Early on, radio loudspeakers consisted of horns, often sold separately from the radio itself (typically a small wood box containing the radio's electronic circuits  ), so they were not usually housed in an enclosure.  When paper cone loudspeaker drivers were introduced in the mid 1920s, radio cabinets began to be made larger to enclose both the electronics and the loudspeaker.  These cabinets were made largely for the sake of appearance, with the loudspeaker simply mounted behind a round hole in the cabinet. It was observed that the enclosure had a strong effect on the bass response of the speaker. Since the rear of the loudspeaker radiates sound out of phase from the front, there can be constructive and destructive interference for loudspeakers without enclosures, and below frequencies related to the baffle dimensions in open-baffled loudspeakers (described in Background section, below). This results in a loss of bass and comb filtering (i.e. response peaks and dips in power regardless of the signal meant to be reproduced).
Before the 1950s many manufacturers did not fully enclose their loudspeaker cabinets; the back of the cabinet was typically left open. This was done for several reasons, not least because electronics (at that time tube equipment) could be placed inside and cooled by convection in the open enclosure.
Most of the enclosure types discussed in this article were invented either to wall off the out of phase sound from one side of the driver, or to modify it so that it could be used to enhance the sound produced from the other side. However, a few designs have ventured in a different direction, attempting to incorporate the natural acoustic properties of the cabinet material rather than deaden it, and shape the cabinet so that the rear can remain open and still provide good bass response with limited comb filtering. 
In some respects, the ideal mounting for a low-frequency loudspeaker driver would be a rigid flat panel of infinite size with infinite space behind it. This would entirely prevent the rear sound waves from interfering (i.e., comb filter cancellations) with the sound waves from the front. An "open baffle" loudspeaker is an approximation of this, since the driver is mounted on a panel, with dimensions comparable to the longest wavelength to be reproduced. In either case, the driver would need a relatively stiff suspension to provide the restoring force which might have been provided at low frequencies by a smaller sealed or ported enclosure, so few drivers are suitable for this kind of mounting.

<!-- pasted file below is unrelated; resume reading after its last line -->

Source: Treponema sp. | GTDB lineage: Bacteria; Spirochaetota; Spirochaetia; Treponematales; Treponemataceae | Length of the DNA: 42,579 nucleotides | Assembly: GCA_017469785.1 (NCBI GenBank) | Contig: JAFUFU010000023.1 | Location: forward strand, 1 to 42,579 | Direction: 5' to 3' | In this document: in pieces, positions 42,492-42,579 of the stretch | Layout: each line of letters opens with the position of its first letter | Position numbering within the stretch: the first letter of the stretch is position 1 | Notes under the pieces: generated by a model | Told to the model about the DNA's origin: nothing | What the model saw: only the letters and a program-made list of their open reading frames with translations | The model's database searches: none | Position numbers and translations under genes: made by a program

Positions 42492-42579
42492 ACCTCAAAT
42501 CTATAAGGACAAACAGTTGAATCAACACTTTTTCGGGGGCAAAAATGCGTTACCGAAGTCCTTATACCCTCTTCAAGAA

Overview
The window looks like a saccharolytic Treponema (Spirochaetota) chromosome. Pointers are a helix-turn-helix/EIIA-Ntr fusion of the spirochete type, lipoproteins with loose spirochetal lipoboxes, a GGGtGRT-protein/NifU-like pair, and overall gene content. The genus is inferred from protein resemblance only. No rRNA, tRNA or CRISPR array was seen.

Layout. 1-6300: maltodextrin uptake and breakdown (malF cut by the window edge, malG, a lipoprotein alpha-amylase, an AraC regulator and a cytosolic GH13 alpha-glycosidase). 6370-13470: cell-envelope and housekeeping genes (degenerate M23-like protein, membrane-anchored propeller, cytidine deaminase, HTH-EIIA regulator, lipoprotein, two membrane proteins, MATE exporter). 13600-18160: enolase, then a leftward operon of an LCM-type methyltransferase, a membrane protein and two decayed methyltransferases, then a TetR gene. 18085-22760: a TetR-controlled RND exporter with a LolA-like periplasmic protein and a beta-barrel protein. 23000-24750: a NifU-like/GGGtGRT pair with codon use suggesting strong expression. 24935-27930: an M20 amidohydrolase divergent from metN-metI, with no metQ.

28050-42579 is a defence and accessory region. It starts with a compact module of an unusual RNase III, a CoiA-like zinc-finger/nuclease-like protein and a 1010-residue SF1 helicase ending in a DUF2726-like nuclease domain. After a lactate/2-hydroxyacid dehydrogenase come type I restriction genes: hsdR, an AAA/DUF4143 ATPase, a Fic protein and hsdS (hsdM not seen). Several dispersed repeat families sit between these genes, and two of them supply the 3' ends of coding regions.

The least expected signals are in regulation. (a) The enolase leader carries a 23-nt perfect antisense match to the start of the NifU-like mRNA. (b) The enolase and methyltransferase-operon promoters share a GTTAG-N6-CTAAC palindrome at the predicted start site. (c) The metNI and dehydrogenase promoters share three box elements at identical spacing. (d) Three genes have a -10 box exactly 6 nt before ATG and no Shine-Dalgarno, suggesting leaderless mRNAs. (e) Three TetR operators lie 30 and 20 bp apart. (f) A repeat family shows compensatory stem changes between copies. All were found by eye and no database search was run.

The forward- and rearward-generated sounds of a speaker driver appear out of phase from each other because they are generated through the opposite motion of the diaphragm and because they travel different paths before converging at the listener's position. A speaker driver mounted on a finite baffle will display a physical phenomenon known as interference which can result in perceivable frequency-dependent sound attenuation. This phenomenon is particularly noticeable at low frequencies where the wavelengths are large enough that interference will affect the entire listening area.
Since infinite baffles are impractical and finite baffles tend to suffer poor response as wavelengths approach the dimensions of the baffle (i.e. at lower frequencies), most loudspeaker cabinets use some sort of structure (usually a box) to contain the out of phase sound energy. The box is typically made of wood, wood composite, or more recently plastic, for reasons of ease of construction and appearance. Stone, concrete, plaster, and even building structures have also been used.